New Zealand and Queensland teachers’ conceptions of curriculum: Potential jurisdictional effects of curriculum policy and implementation

Gavin Thomas Lumsden BROWN, Robert LAKE, Gabrielle MATTERS

Research output: Contribution to journalArticles

Abstract

The conceptions teachers have about curriculum are part of teachers' implicit beliefs about education. The study investigated the structure of teachers’ conceptions and the impact of curriculum policy on those conceptions. Two survey studies in New Zealand and Queensland used items from the Curriculum Orientation Inventory (COI). Confirmatory factor analysis provided robust modelling of teachers’ conceptions of curriculum. Multigroup analysis showed the model was statistically invariant between Queensland primary and secondary teachers. The teachers in both jurisdictions and in both sectors gave most agreement to the Academic-Humanistic conception and least agreement to the Social Reconstruction conception. The technological orientation elicited divergent opinions between New Zealand and Queensland teachers. The structure of teachers conceptions appeared to be predominantly independent rather than pluralistic and aligned with the priorities of their own employment context. Copyright © 2011 Australian Curriculum Studies Association Inc.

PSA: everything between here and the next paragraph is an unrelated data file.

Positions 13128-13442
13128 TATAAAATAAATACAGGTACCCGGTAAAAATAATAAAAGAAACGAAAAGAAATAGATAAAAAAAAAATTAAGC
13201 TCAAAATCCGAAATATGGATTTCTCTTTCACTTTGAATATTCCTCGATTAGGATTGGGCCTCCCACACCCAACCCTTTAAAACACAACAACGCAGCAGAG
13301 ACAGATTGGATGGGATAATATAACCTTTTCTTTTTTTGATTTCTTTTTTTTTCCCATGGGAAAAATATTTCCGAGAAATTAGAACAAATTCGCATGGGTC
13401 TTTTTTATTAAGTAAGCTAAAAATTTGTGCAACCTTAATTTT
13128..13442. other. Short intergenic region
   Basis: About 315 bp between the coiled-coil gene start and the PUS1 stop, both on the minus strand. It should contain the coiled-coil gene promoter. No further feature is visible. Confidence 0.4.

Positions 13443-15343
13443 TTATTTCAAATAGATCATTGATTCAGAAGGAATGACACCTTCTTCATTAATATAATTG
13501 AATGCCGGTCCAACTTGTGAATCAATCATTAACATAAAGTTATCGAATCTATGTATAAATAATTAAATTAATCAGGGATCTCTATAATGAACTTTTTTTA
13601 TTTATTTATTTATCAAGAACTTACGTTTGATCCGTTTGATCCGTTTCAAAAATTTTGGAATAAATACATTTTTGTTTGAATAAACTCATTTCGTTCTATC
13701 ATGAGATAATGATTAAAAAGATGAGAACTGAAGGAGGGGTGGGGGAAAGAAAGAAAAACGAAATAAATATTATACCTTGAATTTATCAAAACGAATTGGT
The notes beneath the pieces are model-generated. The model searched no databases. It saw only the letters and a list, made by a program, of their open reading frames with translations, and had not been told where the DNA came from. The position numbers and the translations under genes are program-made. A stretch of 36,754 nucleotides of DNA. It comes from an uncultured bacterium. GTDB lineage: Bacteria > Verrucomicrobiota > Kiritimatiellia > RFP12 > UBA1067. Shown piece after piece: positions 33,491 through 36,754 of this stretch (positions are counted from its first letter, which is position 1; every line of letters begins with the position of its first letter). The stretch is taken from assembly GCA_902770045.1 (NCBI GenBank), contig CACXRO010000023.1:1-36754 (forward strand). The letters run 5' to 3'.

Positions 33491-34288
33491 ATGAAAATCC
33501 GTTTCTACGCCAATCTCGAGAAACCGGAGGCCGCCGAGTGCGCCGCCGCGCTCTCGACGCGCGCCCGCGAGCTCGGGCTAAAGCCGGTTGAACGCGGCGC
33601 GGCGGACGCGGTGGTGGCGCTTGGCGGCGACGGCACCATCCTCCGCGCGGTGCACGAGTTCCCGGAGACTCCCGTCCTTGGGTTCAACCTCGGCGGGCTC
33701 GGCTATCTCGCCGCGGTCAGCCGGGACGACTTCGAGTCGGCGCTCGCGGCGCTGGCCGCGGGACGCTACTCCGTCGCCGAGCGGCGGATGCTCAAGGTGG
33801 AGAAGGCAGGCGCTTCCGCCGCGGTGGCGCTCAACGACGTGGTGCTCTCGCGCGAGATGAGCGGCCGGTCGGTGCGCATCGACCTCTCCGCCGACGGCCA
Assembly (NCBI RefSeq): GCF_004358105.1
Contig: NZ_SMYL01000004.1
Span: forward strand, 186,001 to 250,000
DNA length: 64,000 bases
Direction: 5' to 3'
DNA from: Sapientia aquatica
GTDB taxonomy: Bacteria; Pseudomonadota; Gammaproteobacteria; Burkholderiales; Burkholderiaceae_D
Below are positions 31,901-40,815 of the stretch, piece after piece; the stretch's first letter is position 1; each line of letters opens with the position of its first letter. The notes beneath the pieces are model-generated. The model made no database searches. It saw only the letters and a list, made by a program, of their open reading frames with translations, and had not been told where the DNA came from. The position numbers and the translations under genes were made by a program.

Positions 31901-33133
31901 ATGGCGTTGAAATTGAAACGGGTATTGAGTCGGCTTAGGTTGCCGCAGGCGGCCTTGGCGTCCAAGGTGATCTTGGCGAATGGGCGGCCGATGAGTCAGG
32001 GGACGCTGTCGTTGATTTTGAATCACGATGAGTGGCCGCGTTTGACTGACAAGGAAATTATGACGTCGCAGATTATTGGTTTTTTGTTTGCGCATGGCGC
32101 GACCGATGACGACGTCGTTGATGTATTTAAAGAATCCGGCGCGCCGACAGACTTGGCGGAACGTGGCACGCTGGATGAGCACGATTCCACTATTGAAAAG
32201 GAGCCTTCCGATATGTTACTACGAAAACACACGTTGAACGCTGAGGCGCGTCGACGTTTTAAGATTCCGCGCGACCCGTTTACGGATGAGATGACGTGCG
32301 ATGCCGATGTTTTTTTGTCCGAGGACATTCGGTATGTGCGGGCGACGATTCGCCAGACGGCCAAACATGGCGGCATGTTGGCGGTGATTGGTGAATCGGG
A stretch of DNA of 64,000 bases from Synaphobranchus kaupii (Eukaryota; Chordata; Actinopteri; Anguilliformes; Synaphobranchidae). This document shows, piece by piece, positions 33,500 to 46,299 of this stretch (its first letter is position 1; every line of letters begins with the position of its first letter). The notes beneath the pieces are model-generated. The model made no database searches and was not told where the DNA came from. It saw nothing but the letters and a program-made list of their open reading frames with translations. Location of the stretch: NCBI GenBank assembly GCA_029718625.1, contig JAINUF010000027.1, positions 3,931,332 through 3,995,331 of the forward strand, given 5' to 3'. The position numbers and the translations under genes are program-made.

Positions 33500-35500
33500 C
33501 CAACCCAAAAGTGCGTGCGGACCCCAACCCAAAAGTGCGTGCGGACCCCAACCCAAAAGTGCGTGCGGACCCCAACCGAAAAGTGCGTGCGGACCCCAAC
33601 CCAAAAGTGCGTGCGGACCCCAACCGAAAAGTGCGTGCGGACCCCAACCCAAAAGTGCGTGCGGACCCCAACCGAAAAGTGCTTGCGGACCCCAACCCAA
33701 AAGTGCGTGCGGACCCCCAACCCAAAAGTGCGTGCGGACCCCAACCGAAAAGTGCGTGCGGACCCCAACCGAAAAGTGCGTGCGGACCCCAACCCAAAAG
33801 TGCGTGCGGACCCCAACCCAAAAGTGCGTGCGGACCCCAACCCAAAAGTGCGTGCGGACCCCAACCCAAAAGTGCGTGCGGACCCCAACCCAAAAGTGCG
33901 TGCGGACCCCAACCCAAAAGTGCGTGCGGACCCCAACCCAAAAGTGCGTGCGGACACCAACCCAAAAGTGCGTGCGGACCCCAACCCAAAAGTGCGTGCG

Original languageEnglish
Pages (from-to)33-48
JournalCurriculum Perspectives
Volume31
Issue number3
Publication statusPublished - Sep 2011

Citation

Brown, G. T. L., Lake, R., & Matters, G. (2011). New Zealand and Queensland teachers’ conceptions of curriculum: Potential jurisdictional effects of curriculum policy and implementation. Curriculum Perspectives, 31(3), 33-48.

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